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A Nazi-hunting husband and wife team just received top French honours. Who are Serge and Beate Klarsfeld?

PARIS — French Nazi hunter Serge Klarsfeld has been awarded
France’s highest honour, the Grand Cross of the Legion of
Honor, in a ceremony led by President Emmanuel Macron.

His wife, 79-year-old Beate Klarsfeld, received the National
Order of Merit in the same ceremony.

The French presidency said Tuesday the intimate ceremony, in
the presence of family and friends, was held Monday evening at
the Elysee presidential palace in Paris.

The two have dedicated their lives to the fight against
impunity for perpetrators of the Holocaust.

Klarsfeld, 83, had already been decorated with a lower rank of
the Legion of Honor in 2014.

A French Jew, he managed to escape the Gestapo in Nice in 1943.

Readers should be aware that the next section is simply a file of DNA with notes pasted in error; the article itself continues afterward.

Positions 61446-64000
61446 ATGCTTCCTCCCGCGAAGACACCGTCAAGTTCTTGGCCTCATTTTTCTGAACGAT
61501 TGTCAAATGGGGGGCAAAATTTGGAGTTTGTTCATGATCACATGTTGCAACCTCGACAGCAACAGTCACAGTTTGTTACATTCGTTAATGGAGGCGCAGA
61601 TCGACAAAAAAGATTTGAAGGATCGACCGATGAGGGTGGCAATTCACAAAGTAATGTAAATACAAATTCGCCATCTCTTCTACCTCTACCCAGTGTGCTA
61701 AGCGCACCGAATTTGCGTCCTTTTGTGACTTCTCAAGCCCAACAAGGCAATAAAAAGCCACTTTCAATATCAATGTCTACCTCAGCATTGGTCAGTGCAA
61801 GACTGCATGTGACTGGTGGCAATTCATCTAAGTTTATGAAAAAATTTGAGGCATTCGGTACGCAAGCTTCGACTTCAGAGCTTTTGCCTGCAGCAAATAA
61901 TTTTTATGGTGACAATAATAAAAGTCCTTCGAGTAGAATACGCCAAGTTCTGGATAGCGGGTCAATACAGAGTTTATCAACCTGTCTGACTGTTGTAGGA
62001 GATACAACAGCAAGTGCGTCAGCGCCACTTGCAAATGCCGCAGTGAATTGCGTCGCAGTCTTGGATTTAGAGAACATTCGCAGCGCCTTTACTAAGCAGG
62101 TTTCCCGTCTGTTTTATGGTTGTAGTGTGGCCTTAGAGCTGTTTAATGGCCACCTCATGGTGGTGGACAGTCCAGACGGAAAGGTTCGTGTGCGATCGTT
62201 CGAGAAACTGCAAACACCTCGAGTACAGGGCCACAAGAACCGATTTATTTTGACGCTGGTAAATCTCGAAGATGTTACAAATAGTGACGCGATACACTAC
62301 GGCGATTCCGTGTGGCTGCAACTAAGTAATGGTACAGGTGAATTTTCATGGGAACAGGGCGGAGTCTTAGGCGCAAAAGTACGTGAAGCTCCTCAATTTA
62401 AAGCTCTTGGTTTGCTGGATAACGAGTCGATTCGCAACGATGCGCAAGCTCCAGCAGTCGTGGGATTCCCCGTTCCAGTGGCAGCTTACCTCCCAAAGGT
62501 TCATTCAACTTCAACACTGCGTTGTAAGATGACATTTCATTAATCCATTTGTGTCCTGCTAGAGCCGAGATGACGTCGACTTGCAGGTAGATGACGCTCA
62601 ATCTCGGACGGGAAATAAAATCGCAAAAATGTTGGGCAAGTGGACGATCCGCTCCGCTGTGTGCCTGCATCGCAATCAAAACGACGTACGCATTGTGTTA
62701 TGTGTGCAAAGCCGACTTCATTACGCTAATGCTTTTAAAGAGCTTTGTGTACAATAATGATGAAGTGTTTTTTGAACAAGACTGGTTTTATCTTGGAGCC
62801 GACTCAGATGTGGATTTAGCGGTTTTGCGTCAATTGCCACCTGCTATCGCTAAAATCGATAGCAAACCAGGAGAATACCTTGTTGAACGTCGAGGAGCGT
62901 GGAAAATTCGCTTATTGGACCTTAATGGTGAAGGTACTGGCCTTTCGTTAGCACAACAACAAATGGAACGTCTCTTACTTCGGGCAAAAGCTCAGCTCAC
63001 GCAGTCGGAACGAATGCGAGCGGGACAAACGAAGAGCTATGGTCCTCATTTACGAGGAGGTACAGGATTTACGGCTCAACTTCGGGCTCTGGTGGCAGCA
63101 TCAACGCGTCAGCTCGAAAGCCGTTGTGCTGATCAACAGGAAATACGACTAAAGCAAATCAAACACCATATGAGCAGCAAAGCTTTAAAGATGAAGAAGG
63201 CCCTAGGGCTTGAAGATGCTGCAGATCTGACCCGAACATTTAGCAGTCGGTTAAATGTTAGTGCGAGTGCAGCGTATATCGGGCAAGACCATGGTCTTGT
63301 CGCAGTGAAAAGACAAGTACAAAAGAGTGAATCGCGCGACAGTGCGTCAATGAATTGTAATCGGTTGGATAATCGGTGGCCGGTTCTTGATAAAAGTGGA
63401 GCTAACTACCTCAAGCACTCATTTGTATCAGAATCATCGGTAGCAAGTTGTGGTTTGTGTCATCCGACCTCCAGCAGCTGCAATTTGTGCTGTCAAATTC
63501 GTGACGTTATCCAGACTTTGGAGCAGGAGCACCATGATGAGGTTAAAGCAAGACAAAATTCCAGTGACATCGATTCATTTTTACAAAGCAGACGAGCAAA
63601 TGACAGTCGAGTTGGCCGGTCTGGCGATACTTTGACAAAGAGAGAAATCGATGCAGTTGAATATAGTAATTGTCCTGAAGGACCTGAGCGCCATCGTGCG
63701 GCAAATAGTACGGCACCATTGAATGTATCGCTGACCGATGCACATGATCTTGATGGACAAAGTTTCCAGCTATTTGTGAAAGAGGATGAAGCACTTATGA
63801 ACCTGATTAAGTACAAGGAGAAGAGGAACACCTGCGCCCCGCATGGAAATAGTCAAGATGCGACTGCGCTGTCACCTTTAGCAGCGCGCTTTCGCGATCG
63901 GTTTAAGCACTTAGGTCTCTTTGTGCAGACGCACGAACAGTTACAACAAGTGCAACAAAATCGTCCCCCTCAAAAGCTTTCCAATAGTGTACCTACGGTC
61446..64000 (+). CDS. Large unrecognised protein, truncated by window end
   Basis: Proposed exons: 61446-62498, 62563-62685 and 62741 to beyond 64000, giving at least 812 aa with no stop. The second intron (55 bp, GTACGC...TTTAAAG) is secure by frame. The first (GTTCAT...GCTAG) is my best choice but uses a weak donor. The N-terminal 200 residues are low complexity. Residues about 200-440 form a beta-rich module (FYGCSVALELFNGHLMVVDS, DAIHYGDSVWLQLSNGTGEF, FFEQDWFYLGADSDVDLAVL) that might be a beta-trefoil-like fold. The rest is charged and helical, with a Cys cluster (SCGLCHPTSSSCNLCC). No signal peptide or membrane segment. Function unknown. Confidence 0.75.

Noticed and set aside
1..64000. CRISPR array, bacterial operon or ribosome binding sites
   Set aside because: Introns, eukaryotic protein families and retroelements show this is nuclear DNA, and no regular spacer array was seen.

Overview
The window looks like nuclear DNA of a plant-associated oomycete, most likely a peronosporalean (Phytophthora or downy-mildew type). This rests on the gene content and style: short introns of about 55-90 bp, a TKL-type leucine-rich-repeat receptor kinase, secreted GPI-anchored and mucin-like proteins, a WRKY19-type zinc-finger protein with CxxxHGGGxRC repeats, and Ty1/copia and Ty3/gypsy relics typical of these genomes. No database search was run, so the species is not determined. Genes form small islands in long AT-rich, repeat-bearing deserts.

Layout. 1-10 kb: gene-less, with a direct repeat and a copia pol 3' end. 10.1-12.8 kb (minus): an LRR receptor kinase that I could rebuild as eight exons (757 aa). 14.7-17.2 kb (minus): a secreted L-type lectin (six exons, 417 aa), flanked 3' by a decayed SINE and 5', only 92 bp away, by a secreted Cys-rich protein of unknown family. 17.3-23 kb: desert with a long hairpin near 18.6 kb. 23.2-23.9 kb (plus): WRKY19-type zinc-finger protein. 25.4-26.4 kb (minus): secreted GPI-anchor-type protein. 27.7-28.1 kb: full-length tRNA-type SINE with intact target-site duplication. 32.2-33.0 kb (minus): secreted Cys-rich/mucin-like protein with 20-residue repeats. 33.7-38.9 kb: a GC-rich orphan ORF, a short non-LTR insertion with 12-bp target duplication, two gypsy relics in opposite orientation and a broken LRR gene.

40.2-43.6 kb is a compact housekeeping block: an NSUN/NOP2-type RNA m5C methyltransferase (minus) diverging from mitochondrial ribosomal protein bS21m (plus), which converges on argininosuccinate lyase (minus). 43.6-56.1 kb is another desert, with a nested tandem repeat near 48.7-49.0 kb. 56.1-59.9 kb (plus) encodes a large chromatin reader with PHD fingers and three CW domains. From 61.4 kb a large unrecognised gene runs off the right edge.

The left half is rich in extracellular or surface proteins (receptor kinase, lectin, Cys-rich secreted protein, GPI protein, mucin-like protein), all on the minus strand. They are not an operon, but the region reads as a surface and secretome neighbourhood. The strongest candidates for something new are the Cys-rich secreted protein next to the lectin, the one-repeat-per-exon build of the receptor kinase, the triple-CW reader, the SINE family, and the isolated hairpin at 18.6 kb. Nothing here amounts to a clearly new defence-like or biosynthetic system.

His father, Arno, was captured and deported to the
Auschwitz-Birkenau concentration camp, where he died.

The couple is responsible for bringing at least 10 Nazi
officers to justice, tracking them down decades after their
crimes and after they’ve moved out of Germany. The Klarsfelds’
operations are a family affair. Serge and Beate’s son, Arno,
named after Serge’s father, helps prosecute the Nazis they
find.

At a political rally in 1968, Beate slapped German
Chancellor Georg Kiesinger, a former member of the Nazi Party
who was never charged with war crimes. Kiesinger worked with
the Nazis’ propaganda arm under Joseph Goebbels.

Among the war criminals the Klarsfelds brought to justice are
Klaus Barbie, whose nickname was the “Butcher of Lyon.” Barbie
was responsible for the arrest, torture or death of tens of
thousands of people during the Second World War.

Beate tracked him down a decade before his capture, in Bolivia.

With files from National Post wire services

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